Last year, the north side of Killeen lost two major grocery retailers — IGA Foodliner in August and an old H-E-B in October.

Since that time, that area of the city has had to reckon with its new status as a “food desert.”

“Finding and implementing a solution to this deficit is of utmost importance,” said Killeen City Councilmember Rick Williams. “The constituents of the northern half of our community deserve and demand to have the convenience of a full-service grocery store that meets the needs of the broadest swath of the community.”

As defined by the U.S. Department of Agriculture, food deserts are “areas where people have limited access to a variety of healthy and affordable food.

“As policymakers consider interventions to increase food access, it is important to understand the characteristics associated with these areas, such as income, vehicle availability, and access to public transportation,” the definition continues.

With the 2019 closures, the only grocery shopping options north of I-14 are Delicia’s Meat Market, at 1001 E. Veterans Memorial Blvd. and O-Mart, at 714 S. Fort Hood St.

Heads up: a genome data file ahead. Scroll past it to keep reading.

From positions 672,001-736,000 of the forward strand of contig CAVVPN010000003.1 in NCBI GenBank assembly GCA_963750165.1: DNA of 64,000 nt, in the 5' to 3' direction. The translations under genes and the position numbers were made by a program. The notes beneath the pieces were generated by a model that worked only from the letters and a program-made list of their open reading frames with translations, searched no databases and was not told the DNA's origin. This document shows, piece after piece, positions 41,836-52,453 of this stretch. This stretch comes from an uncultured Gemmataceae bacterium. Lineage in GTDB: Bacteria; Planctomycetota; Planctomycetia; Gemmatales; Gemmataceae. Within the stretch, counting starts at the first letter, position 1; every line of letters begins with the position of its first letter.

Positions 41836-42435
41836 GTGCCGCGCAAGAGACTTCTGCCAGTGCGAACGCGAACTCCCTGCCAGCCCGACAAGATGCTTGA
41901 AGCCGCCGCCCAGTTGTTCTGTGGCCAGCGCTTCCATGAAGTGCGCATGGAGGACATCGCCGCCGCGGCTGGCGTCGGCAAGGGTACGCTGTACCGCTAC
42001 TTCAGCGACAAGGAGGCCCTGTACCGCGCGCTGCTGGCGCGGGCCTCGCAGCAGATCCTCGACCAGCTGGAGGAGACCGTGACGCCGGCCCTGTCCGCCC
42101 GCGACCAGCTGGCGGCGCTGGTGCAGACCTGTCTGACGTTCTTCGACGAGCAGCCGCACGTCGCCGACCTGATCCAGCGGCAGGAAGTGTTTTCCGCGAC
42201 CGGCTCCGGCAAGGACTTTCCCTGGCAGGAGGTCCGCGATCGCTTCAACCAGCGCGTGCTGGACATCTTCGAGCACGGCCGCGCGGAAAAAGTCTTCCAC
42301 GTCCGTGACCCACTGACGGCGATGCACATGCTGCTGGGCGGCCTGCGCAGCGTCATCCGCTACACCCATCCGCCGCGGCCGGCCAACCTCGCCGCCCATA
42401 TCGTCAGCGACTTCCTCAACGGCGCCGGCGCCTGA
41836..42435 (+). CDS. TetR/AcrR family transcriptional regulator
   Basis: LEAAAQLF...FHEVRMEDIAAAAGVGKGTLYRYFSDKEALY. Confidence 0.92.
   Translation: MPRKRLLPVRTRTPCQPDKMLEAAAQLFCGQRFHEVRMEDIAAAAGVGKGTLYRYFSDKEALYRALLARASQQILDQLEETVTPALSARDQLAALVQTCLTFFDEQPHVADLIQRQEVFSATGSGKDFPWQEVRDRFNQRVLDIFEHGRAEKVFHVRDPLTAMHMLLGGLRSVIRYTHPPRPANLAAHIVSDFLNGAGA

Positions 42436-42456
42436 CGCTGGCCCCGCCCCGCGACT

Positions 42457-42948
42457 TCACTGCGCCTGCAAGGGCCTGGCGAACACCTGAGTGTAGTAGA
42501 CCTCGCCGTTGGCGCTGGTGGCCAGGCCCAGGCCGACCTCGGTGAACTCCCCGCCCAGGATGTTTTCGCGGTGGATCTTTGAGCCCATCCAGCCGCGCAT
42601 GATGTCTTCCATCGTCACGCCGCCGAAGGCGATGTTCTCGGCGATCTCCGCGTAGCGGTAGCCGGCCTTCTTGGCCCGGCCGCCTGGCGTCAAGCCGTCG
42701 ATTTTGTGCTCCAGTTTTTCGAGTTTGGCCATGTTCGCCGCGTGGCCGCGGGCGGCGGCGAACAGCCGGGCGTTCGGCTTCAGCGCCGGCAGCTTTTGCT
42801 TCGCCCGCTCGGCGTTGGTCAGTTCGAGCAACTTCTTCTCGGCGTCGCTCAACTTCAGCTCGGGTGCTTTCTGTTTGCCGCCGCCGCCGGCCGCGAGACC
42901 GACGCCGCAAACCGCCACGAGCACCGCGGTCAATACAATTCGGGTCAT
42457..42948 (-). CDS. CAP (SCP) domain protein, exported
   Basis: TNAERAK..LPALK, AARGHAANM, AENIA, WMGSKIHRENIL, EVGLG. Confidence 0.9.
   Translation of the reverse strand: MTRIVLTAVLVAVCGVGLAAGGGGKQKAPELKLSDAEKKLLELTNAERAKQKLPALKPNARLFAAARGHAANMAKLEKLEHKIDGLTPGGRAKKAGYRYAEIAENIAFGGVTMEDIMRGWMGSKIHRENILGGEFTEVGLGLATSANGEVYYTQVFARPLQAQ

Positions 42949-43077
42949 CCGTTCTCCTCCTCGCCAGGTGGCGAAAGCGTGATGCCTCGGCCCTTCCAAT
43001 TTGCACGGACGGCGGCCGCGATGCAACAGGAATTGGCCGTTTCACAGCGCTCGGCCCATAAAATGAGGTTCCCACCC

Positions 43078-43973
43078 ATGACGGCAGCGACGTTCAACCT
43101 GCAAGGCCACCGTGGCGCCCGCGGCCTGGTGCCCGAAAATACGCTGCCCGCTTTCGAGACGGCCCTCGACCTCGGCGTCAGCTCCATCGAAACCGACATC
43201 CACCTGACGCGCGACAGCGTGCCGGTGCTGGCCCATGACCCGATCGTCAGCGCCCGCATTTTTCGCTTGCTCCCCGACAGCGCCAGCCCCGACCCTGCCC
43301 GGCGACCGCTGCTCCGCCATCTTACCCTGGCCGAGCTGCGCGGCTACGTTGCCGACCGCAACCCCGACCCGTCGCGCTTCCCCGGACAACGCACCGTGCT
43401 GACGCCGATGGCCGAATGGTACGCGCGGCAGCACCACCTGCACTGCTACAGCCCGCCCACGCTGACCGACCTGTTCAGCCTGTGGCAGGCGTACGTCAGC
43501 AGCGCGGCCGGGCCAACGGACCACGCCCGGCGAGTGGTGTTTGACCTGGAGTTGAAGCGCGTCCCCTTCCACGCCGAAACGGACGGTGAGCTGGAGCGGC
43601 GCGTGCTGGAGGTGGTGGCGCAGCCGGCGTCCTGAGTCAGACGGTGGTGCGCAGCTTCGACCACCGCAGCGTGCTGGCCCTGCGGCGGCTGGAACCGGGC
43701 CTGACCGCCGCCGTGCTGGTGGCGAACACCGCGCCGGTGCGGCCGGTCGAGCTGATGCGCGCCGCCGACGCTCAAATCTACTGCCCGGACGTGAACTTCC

After its north Killeen store closed, H-E-B continued to provide assistance to shoppers in the area in the form of three mobile food pantries that provided free food to area residents, and also provided many of the residents with Hill Country Transit bus passes to help residents make the trip to some of the grocery chain’s south Killeen locations.

The Herald spoke with a number of individuals, from grass roots-level community volunteers to public officials, to local and state university researchers, on what might best be Killeen’s best approach to address this pressing issue.


Killeen resident Juanita Davis-Ealy has begun an online petition to prompt the city of Killeen to address the food desert situation on Killeen’s north side.

“Thus far I’ve reached out to four grocery store chains and two are very interested,” she said. “Also I host biweekly community awareness Zoom meetings, to update the community, on this issue until there’s some sort of resolve.”

Ramon Alverez, a lifelong Killeen resident and a former city employee, said by email, “I hate to say that I saw this coming, but I saw this coming. During my tenure as a City employee and having had worked on various City Council campaigns, I quickly realized that the issues of North Killeen were not amongst the priorities of the majority of our councilmembers, or senior City staff at that time.

“These issues ranged from urban blight (crime and grime) to the lack of true redevelopment efforts to aging infrastructure and housing. The aforementioned being the cause and the effect being what we’re seeing now, which the ‘Food Desert’ is one of them.”

Jeanne McCrary, also a Killeen resident, said that “hearts truly broke” when it was announced that the H-E-B in north Killeen would be closing.